Dementia: Saved By The Bell

I thought the creation of the lounge/bedroom had reduced the risk of Maureen going AWOL but I was wrong.  Fortunately the alarm on our front door and darkness at 3 am in the morning saved the situation the other day.  I had been fast asleep as Maureen walked by my bed; clearly unaware of my whereabouts as she opened the door to look for me.  I cannot risk being saved by the bell again and have taken to putting door keys in a safe place before retiring.

The beauty of the lounge/bedroom is that we sleep in the same room and consequently I’m getting more rest.  If Maureen awakes I have a chance of offering immediate reassurance and joining her as she returns quickly to the land of nod.   My sleep pattern is also helped by sunrise getting later by the day.

Maureen has been very tired today asleep on the sofa for much of the day.  So our plans to see the Massai Warriors tonight are in tatters

Today’s carer spotted something I have become concerned about recently: Maureen’s tummy looks very swollen. This will need to be looked into in the coming week and will add to her concerns that she is facing one health problem after another.  In her world she is continually hoping to be well enough to go ‘home’; away from a place that she has no affinity with whatsoever.  She is frequently thinking of writing to her mum to tell her she is on the mend and will be home again soon.  It is something she never quite gets round to and there is no point in me challenging her reality on this issue or any other.

I drafted the above last night while Maureen was sleeping and we have now been listening to YouTube since 4 am.  It has been a difficult night with Maureen waking asking where her mum and the others are on several occasions.  I told her that her mum wasn’t here and eventually that she had gone home: that settled her for a while.

The old favourites have lifted Maureen out of her despair.  She continues to be amazed that I am so in tune with the music she loved as a teenager and can’t quite grasp how I have managed to accrue such a selection of Golden Oldies.

This early morning awakening has had two productive outcomes.  Firstly, my perusal of the internet suggests that Maureen’s swollen tummy could well be a side effect of rivaroxaban: abdominal bloating has been reported by others.  Secondly, I have realised that it is the wrong time to attempt to introduce Maureen to Day Care.  As Gary my social worker has warned me; ‘we don’t want to be scuppered at the first attempt’.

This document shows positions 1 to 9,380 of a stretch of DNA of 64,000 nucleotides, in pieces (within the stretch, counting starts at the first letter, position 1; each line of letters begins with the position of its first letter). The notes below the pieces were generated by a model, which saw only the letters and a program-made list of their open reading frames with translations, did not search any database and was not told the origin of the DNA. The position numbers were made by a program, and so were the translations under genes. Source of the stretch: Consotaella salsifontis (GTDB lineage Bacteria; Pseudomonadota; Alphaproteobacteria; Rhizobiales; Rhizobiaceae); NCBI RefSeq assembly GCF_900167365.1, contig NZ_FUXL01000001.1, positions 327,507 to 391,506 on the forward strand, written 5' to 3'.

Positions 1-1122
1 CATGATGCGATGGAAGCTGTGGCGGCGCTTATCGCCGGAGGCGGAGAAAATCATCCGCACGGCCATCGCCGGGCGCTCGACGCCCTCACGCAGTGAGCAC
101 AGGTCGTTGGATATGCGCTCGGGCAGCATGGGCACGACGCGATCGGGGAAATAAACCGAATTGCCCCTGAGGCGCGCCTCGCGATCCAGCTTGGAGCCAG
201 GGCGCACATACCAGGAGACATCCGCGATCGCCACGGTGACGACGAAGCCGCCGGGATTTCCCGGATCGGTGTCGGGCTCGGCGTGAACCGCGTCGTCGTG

Maureen is pleading on a daily basis ‘to be allowed to go home; away from this Care Home’.  To take her out of her own home and put her in a setting that could remind her of dreadful experiences in Ladysmith Road Care Home is far too risky.  What Maureen needs at the moment is lots of TLC from yours truly and further strategies to lift her spirits: how fortunate that after 25 years together I know how to ‘play it’.

 

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About Remember Me

I am a retired adult educator. My wife had a stroke in February 2014 and now has mixed dementia. Her recovery from stroke has been exceptional apart from 50% loss of peripheral vision and vascular damage. 'Dharma For Dementia' is my approach to being Maureem's Care Partner: it aims to end the suffering of 'Prescribed Disengagement' (Swaffer) .
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4 Responses to Dementia: Saved By The Bell

  1. Glad to hear you are getting a little more sleep and that your day has been productive.

    Like

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